We recently got wind about a very cool local mom who is not only doing good in our community but also being quite innovative and generous while making this difference.
Meet Dr. Mom Hawaii aka Dr. Deb Nojima, who is also a pediatrician with Castle Medical Center. She has been offering home visits in lieu of parents taking the standard route to the Emergency Room. Since we here at Baby A love old-fashioned traditions (i.e., cloth diapering, for example), we applaud anyone who also brings a bit of retro-culture back to life. We on Oahu are so lucky to have the option of having house calls by a doctor once again because of her.
Below, Dr. Nojima kindly took time out of her busy schedule to have a conversation with us about her new medical service as well as thoughts about being a mom.
BA: We love the idea of revisiting the days when a doctor made house calls. You shared a bit about how you were inspired in your personal message, but was it like a revelation you had one day to try it? How did you start this service?
I really was inspired by the incident with my croupy 2 year-old, which was really scary for me even being a physician! I also take the "mom" part of Dr. Mom Hawaii as seriously, if not MORE seriously than the "Dr" part. We moms are really, really BUSY. Not only are we caring for our kids, but we often do most of the housekeeping, financing, shopping, cooking, cleaning, etc. If you work outside the home, then you must fit that into the mix also. Our schedules are tight and sometimes an important need like a sick child can throw our lives into chaos! The last thing that you want to do after a hard day's work is pack up a sick, feverish, tired child into the car and rush down to an ER where you might have to sit for hours for treatment that may have been urgent but NOT a true emergency. Then, after all is said and done, you come back home and try to get everyone fed, watered, and to bed to start another day at the crack of dawn.
I was hoping that I could be of some help. Imagine the same scenario, except that your child can stay home and rest while you are still able to care for the rest of your family's needs. I show up at the agreed upon time and diagnose and prescribe treatment for your child AND to write an on-the-spot doctor's excuse note for school and your place of employment. On top of that, you are able to ask all your questions and feel absolutely comfortable with your child's condition and what you can do to make it better without feeling rushed or harried.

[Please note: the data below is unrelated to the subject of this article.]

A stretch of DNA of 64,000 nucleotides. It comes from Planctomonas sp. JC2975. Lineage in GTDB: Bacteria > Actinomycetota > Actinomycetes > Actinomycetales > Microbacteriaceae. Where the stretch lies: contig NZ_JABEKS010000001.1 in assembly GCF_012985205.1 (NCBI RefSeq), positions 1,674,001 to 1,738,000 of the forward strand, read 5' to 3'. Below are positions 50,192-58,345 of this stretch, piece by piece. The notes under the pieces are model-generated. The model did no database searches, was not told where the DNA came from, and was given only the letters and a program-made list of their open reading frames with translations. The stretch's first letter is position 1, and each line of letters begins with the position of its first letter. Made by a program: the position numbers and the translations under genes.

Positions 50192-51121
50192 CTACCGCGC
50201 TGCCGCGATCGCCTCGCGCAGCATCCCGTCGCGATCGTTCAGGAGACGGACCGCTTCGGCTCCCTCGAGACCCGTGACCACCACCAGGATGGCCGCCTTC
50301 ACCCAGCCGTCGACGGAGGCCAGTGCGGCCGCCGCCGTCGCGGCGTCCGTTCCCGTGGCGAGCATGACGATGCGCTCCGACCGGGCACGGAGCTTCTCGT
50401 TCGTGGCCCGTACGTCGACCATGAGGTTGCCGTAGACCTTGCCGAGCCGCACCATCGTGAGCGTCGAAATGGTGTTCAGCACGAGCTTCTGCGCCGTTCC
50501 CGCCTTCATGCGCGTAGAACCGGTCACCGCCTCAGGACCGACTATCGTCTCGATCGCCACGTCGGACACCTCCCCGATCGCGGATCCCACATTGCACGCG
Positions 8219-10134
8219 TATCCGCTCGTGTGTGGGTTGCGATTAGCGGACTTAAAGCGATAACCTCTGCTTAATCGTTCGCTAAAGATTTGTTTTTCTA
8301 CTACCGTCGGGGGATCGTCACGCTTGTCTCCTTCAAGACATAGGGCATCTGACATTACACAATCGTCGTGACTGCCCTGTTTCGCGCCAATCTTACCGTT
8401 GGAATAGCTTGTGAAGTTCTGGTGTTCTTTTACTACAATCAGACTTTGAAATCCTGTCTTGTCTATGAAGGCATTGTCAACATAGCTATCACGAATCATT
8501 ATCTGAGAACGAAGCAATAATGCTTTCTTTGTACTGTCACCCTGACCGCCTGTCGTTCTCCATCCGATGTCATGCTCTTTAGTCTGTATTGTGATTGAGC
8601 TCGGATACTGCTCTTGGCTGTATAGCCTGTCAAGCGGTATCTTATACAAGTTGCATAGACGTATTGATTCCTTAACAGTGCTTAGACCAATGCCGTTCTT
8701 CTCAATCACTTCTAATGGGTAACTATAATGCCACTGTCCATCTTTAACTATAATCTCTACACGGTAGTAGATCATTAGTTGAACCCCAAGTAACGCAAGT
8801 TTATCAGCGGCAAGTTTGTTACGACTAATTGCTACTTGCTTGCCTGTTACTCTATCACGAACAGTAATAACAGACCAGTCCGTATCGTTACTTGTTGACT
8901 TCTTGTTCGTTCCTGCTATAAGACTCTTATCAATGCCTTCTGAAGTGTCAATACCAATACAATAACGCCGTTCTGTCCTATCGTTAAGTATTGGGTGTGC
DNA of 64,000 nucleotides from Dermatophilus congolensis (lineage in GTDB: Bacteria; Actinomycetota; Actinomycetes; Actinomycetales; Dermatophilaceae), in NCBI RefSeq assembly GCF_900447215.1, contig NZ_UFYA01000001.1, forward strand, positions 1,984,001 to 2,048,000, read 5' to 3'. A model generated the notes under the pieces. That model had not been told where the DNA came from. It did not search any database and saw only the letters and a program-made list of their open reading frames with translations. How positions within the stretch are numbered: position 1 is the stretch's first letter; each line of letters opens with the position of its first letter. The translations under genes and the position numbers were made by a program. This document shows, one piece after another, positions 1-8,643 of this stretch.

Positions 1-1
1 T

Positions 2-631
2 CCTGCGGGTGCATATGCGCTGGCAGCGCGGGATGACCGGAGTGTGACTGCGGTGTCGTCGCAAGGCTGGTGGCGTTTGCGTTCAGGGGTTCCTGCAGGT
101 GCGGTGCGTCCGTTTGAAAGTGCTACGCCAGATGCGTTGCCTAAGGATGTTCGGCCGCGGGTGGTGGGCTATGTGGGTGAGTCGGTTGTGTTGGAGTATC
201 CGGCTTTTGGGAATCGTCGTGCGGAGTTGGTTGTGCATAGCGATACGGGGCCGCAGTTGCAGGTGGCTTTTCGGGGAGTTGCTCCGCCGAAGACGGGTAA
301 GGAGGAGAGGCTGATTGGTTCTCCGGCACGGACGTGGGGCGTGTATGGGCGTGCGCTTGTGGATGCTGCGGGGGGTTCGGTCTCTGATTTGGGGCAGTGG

BA: What's been most gratifying about offering this service?
Meeting people and families where they are the most comfortable is extremely rewarding to me. I also feel that parents are more likely to ask questions in a familiar environment which is conducive to learning and exchanging vital information. I love to talk story with other moms. I find I learn a lot from them and find each interaction invaluable!
BA: Do you foresee a trend to bring home visits by doctors again, or are you pretty much the only one (on island or elsewhere) doing this?
There has been a small but growing movement of concierge type services where a patient pays a "yearly fee" for the right for visits from their doctor at any time during the year. Most of these memberships are quite pricey in the thousands to tens of thousands of dollars. The yearly membership fee ensures that the doctor keeps the number of patients low so he/she is available for her or his exclusive clientele. I "tweaked" this model a little. There is no membership fee but I only see "ill" children. I don't do well child check-ups or vaccinations. These very important appointments are best provided by a patient's primary care physician who may chart a patient's physical, emotional, and intellectual development over a long period of time.
I don't think other physicians will be interested in doing this type of work UNLESS a yearly membership fee was involved because the "take home" pay per hour of work is less than 50-75% of what an office-based physician can make. Most pediatricians these days see between 5-8 patients in an hour. I can only fit in about 4 patients in a typical "8 to 5" work day and that is only provided that the visits are geographically close to each other. Throw in the extra cost of insurance, gas, and wear and tear on a vehicle and many docs would say it's not worth it.
BA: What's your favorite part of being a mom?
Being a mom is JUST fun. I credit my boys for making me a much better person and in turn, a much better physician. It takes more than knowing how to use medications and diagnose illnesses to be a good doctor. Communication and LISTENING is the KEY. Before a physician asks themselves how to treat a particular patient, they must ask why the patient (or rather the parent of the patient) is seeking care and prioritize a patient's and the parents' concerns. Being a mom helps me to do that as a doctor.
On a more personal note, I love the fact that my boys treat and live each day in the moment. They teach me every waking moment that "the here and now" is invaluable: so laugh, joke, jump, play, make weird noises, be yourself, cry, run though the mud, make your hair crazy, LIVE IT ~ life is NOT a spectator sport!